“Yet” has quickly become one of our favorite words this year. It’s the most powerful word in my classroom. As children learn and grow, it is a constant process of trying, over and over again. Saying “Practice makes perfect” can make a child feel gloomy or frustrated, especially if the task at hand is difficult. Learning to pump a swing, hold a pencil and write letters, or connect a puzzle isn’t easy.
That’s where “yet” comes in. When a child says, “I can’t”, we follow through with, “You can’t…yet. If you keep practicing, you can do it.” It puts a positive spin on learning and trying, and it works!
Recently, “Gloria” was the Helper of the Day. She struggled with recognizing the numbers on the calendar. She was becoming very sad and upset. Finally, she yelled out, “I can’t” and hung her head. Well, children jumped into action. Suddenly, there was a flurry of hugs and shouts of, “Gloria, you can’t yet. Keep practicing. We can help you.” Lucca said, “How about she holds a lovey and tries?” Allie said, “Gloria, if you do that song in your head, you can use that and do it all over again.”
The song Allie is referring to is from Sesame Street. We sing it all the time. Music really does cement learning. It cements feelings, too.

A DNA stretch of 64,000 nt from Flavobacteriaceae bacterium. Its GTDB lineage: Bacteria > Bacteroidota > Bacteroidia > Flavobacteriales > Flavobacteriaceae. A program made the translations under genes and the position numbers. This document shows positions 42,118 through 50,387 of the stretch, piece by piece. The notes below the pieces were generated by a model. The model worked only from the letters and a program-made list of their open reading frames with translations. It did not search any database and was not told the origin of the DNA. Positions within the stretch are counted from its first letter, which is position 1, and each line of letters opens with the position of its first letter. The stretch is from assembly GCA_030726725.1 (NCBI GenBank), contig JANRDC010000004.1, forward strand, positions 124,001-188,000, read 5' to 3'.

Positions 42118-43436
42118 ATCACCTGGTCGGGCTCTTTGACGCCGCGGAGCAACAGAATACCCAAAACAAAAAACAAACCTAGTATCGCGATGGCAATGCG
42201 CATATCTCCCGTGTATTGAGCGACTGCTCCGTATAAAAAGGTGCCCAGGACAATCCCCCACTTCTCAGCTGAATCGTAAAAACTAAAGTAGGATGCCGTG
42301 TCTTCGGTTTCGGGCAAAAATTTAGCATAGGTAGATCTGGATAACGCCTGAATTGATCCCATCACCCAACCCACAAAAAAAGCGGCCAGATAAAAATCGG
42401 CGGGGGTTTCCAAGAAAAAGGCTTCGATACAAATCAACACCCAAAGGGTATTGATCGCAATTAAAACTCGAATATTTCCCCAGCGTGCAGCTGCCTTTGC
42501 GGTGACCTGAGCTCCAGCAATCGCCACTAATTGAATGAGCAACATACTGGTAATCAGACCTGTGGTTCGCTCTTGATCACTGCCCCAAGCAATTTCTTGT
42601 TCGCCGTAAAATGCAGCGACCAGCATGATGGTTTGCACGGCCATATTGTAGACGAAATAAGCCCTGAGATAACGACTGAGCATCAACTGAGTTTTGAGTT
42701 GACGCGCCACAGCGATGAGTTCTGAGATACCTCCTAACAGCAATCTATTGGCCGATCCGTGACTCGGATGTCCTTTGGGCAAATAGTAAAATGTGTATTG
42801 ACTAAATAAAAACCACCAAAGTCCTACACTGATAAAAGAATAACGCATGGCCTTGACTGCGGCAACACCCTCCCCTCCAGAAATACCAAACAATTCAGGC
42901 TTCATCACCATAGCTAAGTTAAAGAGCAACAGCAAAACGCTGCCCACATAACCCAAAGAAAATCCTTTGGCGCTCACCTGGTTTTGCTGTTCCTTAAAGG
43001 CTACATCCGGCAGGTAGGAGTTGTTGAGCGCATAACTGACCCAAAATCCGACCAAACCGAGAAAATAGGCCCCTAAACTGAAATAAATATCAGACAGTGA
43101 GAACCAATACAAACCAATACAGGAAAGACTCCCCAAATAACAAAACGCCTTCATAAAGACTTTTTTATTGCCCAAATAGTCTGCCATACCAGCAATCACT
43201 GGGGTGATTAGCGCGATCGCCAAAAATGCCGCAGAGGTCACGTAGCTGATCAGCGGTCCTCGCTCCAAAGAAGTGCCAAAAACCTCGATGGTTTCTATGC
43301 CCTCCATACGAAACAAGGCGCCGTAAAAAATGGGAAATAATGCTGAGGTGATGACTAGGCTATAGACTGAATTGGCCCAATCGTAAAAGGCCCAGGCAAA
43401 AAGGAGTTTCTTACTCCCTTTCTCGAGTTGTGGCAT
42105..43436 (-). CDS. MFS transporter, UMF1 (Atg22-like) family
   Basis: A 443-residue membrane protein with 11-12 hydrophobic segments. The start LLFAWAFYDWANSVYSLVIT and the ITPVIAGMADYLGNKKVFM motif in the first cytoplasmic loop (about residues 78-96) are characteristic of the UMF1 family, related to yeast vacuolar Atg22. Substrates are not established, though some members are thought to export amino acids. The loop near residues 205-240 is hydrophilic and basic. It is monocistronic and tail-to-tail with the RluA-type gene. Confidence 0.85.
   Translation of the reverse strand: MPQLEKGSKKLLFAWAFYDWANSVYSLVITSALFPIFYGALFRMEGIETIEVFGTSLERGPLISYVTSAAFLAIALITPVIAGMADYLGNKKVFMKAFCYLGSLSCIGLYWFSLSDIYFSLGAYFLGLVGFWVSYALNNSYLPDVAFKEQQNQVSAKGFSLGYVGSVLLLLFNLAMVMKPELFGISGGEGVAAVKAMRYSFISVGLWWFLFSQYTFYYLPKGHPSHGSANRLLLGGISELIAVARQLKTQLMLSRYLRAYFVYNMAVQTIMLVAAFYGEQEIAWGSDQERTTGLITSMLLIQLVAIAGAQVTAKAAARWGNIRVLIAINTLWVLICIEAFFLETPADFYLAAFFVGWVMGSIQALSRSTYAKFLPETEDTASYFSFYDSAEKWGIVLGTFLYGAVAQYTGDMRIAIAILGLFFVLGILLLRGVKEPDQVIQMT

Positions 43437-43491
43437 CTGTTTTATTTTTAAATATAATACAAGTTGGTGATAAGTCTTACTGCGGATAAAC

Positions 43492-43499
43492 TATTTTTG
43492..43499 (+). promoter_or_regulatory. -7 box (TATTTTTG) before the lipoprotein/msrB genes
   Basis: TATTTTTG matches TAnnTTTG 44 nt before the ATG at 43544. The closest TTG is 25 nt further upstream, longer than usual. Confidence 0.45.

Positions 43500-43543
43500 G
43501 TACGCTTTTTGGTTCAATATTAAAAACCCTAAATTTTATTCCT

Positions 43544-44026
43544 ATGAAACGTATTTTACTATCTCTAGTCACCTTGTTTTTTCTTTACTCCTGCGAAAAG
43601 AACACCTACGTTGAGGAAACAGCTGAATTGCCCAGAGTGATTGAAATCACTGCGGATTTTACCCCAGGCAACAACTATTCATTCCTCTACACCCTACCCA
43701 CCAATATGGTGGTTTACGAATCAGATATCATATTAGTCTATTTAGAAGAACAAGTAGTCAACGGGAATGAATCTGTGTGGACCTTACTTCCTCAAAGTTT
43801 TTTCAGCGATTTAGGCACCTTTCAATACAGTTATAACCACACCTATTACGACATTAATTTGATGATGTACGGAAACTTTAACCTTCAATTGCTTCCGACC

Everyone helped Gloria. For those of you who do not know Gloria, she is my beloved classroom puppet. She is very real to the children, as she has the same fears and tears that they have. She is… well, different. Aren’t we all different? Gloria is a model for acceptance, diversity, and kindness. It’s not surprising that the children reached out to help her when she said, “I can’t.”
A few months ago, Jayden asked me to play a particular song on the auto harp, one I had never played before. That required reading the score, and plenty of hard work. Finally, after ‘messing up’ many times in a row, I said, “I can’t do this.” Jayden replied, “You can’t YET.” He was right! With a little more practice, I was able to play the song. The power of yet.
Our school-wide theme is Watch Me Grow. With all the activities we do to help children grow, “Yet” has become the single most popular and effective word this year. I asked children to tell us what they are working hard to do, but cannot yet. Check out this list for their answers, from buttoning, to riding a two-wheel bike, to reading. The power of yet. Yes, we can!